sing bare, unruined, my heart, my beat.

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Autumn Beside the River

 

 

 

The rocks that were underwater

two months ago are dry now,

and a woman can sit on them

beneath the bridge and escape

the September sun. But she can’t

escape herself. There was a time

she really believed she could control things.

Now she sits with her own brokenness

and invites the inevitable autumn into her,

the autumn that’s already come.

Invites the lengthening nights. Invites

the dank scent of the garden, moldering and dead.

Invites the loss of green. You can’t be

a sapling forever, she tells herself,

though another part of her argues,

Yes you can, yes you can.

 

The river has never been so clear—

every rock in the bed is visible now,

and perhaps clarity is one of autumn’s best gifts.

She imagines the leaves of her falling off—

how she loves them.

She imagines them golden in the wind.

 

 

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I watched it happen, the confrontation.

The one who was hurt and the one

with no inkling that harm had been done,

and my heart ached for both of them—

for all of us really—all of us fragile, all of us

witless, all of us longing to love, to be loved

for being ourselves.

 

Outside the window, the leaves

were brilliantly dying, burning auburn,

vermillion, a heart swelling show

of what it is we’ve come here to do—

to give our all and give some more,

to do it unreservedly.

 

It’s all a series of repetition, design—

the leaves, the fall, the hurt, the blame,

the confusion, the reconciliation.

It’s all a matter of pattern and letting

go, letting go of whatever we think we know

about how to give.

 

What I’m trying to say is if I have hurt you,

I’m sorry. I don’t understand my own thorns.

I think I am singing and it comes out crooked.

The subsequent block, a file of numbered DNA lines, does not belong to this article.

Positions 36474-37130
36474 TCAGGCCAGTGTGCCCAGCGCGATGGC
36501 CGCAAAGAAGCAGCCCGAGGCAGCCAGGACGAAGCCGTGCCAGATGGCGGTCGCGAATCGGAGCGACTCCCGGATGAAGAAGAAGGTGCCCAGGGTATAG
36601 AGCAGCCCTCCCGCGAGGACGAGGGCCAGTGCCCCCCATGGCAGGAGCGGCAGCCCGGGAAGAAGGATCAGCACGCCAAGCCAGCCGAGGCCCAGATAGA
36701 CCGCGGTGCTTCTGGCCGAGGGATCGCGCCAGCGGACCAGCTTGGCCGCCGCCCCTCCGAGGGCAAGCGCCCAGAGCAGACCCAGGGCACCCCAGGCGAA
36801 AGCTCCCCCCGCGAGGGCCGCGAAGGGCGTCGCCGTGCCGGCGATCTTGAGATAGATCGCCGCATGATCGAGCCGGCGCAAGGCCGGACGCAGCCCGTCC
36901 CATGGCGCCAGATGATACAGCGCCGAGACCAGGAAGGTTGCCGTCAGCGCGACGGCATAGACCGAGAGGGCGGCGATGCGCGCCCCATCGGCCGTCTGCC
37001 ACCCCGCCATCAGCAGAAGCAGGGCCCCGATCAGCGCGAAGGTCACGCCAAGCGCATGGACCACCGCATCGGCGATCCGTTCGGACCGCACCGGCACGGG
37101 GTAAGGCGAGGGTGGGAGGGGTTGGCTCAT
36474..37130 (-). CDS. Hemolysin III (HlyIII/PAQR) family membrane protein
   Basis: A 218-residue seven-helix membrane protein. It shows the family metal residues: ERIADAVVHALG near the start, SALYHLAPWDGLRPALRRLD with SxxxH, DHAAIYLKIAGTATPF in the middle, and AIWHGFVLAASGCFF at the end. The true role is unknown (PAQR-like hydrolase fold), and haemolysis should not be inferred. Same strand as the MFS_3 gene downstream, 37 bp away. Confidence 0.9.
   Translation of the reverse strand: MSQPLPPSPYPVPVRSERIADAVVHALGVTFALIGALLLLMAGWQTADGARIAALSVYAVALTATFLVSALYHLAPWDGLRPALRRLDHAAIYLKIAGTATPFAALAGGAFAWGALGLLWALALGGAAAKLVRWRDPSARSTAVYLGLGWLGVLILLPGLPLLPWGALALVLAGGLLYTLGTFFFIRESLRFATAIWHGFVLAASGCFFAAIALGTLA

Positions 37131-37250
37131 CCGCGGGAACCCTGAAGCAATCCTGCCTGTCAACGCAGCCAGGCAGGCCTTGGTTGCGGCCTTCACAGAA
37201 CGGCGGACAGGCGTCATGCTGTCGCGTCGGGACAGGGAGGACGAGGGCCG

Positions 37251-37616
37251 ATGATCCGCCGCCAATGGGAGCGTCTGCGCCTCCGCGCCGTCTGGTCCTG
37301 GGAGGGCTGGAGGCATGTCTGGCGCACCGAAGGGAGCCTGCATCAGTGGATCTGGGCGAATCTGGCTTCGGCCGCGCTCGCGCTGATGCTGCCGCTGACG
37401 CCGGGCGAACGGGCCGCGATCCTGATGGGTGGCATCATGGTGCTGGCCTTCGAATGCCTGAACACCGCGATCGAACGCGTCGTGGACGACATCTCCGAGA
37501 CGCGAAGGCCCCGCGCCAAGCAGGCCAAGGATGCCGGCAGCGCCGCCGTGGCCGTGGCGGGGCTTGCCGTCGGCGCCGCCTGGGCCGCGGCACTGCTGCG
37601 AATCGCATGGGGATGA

I think I’m supporting and it comes out cage.

There are so many mistakes in my blood,

all of them believing they’re butterflies.

 

My friend tells me the leaves in fall

are returning to their true colors—

how the necessary chlorophyll disguises

what’s really inside.

 

What I’m trying to say is look at the leaves

outside the window, see how vibrant they are?

I am trying to love like that,

every day, the colors more true.

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Today I woke in the dark and was busy

making lunches during the sunrise,

though surely it happened. And I drove

 

in the low morning light along

the San Miguel River for half an hour,

not once noticing the color of the water,

 

the scent on the banks, though past

experience leads me to believe

that there were thousands, millions,

 

of tiny beautiful miracles happening

there in that half hour alone. How much

beauty is lost on me every day, every moment?

 

Though as I stepped out of the car

to walk into work, I saw, stuck to my boot, one

brilliant orange aspen leaf outlined in gold,

 

and for a whole minute, I stared at it,

marveled at its symmetrical veins,

its delicate stem, the astonishing intricacy

 

of its edges. How easily gloriousness finds us, sticks

to us even. How wholly available, this art

of meeting the glittering, luminous world.